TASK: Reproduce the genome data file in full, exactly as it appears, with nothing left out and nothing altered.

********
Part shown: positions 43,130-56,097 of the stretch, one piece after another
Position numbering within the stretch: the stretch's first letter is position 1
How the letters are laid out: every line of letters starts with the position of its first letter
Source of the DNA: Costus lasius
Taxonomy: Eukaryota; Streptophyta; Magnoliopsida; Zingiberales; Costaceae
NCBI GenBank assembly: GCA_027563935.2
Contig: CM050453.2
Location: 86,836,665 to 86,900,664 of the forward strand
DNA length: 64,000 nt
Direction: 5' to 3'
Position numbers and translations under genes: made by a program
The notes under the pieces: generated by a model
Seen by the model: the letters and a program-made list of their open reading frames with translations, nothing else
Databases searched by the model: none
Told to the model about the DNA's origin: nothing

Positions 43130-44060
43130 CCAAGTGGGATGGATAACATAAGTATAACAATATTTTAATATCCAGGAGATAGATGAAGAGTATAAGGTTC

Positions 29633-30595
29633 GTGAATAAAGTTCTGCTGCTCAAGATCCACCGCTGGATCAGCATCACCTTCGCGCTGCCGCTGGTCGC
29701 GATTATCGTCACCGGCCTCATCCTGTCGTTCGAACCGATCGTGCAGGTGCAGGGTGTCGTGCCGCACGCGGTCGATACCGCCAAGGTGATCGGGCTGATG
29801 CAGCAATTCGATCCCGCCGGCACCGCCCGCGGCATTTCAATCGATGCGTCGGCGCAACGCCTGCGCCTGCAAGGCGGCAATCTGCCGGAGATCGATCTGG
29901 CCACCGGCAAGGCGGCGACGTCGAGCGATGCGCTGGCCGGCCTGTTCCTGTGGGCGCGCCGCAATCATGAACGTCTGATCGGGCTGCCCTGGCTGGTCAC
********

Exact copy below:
Part shown: positions 43,130-56,097 of the stretch, one piece after another
Position numbering within the stretch: the stretch's first letter is position 1
How the letters are laid out: every line of letters starts with the position of its first letter
Source of the DNA: Costus lasius
Taxonomy: Eukaryota; Streptophyta; Magnoliopsida; Zingiberales; Costaceae
NCBI GenBank assembly: GCA_027563935.2
Contig: CM050453.2
Location: 86,836,665 to 86,900,664 of the forward strand
DNA length: 64,000 nt
Direction: 5' to 3'
Position numbers and translations under genes: made by a program
The notes under the pieces: generated by a model
Seen by the model: the letters and a program-made list of their open reading frames with translations, nothing else
Databases searched by the model: none
Told to the model about the DNA's origin: nothing

Positions 43130-44060
43130 CCAAGTGGGATGGATAACATAAGTATAACAATATTTTAATATCCAGGAGATAGATGAAGAGTATAAGGTTC

Positions 29633-30595
29633 GTGAATAAAGTTCTGCTGCTCAAGATCCACCGCTGGATCAGCATCACCTTCGCGCTGCCGCTGGTCGC
29701 GATTATCGTCACCGGCCTCATCCTGTCGTTCGAACCGATCGTGCAGGTGCAGGGTGTCGTGCCGCACGCGGTCGATACCGCCAAGGTGATCGGGCTGATG
29801 CAGCAATTCGATCCCGCCGGCACCGCCCGCGGCATTTCAATCGATGCGTCGGCGCAACGCCTGCGCCTGCAAGGCGGCAATCTGCCGGAGATCGATCTGG
29901 CCACCGGCAAGGCGGCGACGTCGAGCGATGCGCTGGCCGGCCTGTTCCTGTGGGCGCGCCGCAATCATGAACGTCTGATCGGGCTGCCCTGGCTGGTCAC